Diebil Spring in the Deibil Hills can be reached by a detour and a short walk. After crossing the Tropic of Capricorn the vast expanse of the salt-encrusted Lake Disappointment is soon reached. Desert oak forests on the western shore of the lake are a good place for a bush camp. At Well 23, to the north of the lake, on the Talawana Track, there is a fuel dump for fuel pre-ordered from the Capricorn Roadhouse at Newman.

Kunawarritji to Halls Creek

The dunefields of the Great Sandy Desert are crossed along this section of the Canning Stock Route, including some of the largest dune crossings of the entire track, as well as sections along the valleys between dunes. The vegetation along the track is mostly sparse, but after winter rain there can be wildflower blooms in places where the dunes are covered with flowers, and this attracts insects and they attract birds. The track heads northwest from Kunawarritji past Well 33. Extensive stands of desert oaks are passed between Wells 35 & 36. Near the shores of Tobin Lake is Well 39. There are campsites among the desert oaks just before the crossing on the lake's southern shore. A side track to the east that leads to Helena Spring along an 80 km track, leaves the main track about 56 km north of the lake. This track should only be tackled by experienced treckers with the necessary skills and gear, as it can be difficult to find it at times, as it is not well used. North of the Helena Spring turnoff there are a number of other sidetracks. The first leads to Well 44 and the second to Wells 46 and 47. Further on the main track passes Mount Ford. This a rocky bluff is a good place to get good views of the desert, up the southern slope of the southern side of the peak. To the north of Mount Ford a track leaves the main track, leading to Well 46 where there is good drinking water to be had.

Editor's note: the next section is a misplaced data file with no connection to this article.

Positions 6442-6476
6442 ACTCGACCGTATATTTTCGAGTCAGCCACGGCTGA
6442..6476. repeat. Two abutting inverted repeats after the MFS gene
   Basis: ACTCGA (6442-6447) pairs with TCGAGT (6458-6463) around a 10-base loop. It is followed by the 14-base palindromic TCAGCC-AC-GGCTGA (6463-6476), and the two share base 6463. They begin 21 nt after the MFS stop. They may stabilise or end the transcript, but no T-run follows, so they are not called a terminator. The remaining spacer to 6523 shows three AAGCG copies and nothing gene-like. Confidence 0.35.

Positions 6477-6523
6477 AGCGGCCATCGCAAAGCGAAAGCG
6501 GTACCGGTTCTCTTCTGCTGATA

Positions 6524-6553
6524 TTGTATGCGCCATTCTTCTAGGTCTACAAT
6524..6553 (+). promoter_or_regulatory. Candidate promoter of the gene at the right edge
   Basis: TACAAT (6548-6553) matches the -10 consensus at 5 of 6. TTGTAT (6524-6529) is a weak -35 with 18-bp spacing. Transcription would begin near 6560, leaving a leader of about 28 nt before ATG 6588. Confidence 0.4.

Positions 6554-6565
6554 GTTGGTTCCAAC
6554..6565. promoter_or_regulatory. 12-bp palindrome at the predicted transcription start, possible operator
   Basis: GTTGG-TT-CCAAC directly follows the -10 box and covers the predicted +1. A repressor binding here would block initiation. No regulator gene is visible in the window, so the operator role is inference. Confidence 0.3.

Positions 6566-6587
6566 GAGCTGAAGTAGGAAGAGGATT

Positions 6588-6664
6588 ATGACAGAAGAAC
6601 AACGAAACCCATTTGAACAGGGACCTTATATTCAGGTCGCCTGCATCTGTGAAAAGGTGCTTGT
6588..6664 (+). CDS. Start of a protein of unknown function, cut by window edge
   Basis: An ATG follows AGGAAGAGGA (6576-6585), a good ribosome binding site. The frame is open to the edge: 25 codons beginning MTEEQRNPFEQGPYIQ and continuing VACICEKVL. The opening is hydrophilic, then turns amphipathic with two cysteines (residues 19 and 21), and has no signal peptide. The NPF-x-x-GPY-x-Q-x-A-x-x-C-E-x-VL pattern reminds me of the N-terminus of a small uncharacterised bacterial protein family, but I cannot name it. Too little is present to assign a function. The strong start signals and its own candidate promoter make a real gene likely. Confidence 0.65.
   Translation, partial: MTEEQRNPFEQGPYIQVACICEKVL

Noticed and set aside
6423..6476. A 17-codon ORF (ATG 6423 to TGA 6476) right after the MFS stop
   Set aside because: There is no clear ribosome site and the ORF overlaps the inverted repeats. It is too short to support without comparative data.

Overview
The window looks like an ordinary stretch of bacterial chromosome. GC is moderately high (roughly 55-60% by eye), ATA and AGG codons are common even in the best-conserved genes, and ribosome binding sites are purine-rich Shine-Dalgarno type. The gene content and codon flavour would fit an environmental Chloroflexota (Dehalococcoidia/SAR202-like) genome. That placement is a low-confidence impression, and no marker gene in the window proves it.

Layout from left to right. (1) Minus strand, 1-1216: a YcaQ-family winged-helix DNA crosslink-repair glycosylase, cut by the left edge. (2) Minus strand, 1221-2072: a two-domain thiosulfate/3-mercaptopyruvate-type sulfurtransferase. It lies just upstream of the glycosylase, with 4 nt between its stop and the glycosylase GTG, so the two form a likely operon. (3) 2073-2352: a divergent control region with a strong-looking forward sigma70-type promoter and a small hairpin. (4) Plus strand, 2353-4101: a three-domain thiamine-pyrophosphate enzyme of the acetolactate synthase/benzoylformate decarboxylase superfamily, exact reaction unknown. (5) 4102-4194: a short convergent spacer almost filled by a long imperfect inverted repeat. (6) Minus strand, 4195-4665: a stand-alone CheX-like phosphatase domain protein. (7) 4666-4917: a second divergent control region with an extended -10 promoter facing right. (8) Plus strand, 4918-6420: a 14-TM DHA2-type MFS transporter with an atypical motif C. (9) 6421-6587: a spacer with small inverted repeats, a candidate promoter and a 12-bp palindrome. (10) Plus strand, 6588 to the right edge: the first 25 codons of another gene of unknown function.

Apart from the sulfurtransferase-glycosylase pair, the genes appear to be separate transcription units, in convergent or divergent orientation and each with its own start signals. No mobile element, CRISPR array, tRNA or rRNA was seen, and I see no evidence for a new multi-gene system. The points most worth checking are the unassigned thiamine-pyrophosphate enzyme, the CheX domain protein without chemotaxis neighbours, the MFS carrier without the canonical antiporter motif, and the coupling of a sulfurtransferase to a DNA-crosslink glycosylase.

Approaching Well 48, the track skirts the base of the Breaden Hills, that are part of the Southesk Tablelands. Breaden Pool and Godfreys Tank are watering places that were very important in the past. A hunting hide and a scatter of tool-making sites are evidence of Aboriginal occupation an unknown length of time in the past. About 70 km north, just before Lake Gregory, is Well 51, the most northerly well constructed by Alfred Canning. From here on the original stock route made use of natural water holes and soaks.

North of Well 51 the track passes near the western edge of some small lakes that are part of the Lake Gregory system, then over the last dune on the track from south to north. At Nyarna Lake Stretch,  there is a camping site not far from Bloodwood Well. Petrol and food are available at Billiluna at the junction of the track and the Tanami Road, that leads to Halls Creek. There is a detour to the Wolf Creek Meteor Crater. 14 km east of Halls Creek are the mud brick ruins of the original town, once a gold rush town.

Sources & Further reading

 

Author: M. H. Monroe
Email: admin@austhrutime.com
Last updated: 30/09/2011
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                                                                                           Author: M.H.Monroe  Email: admin@austhrutime.com     Sources & Further reading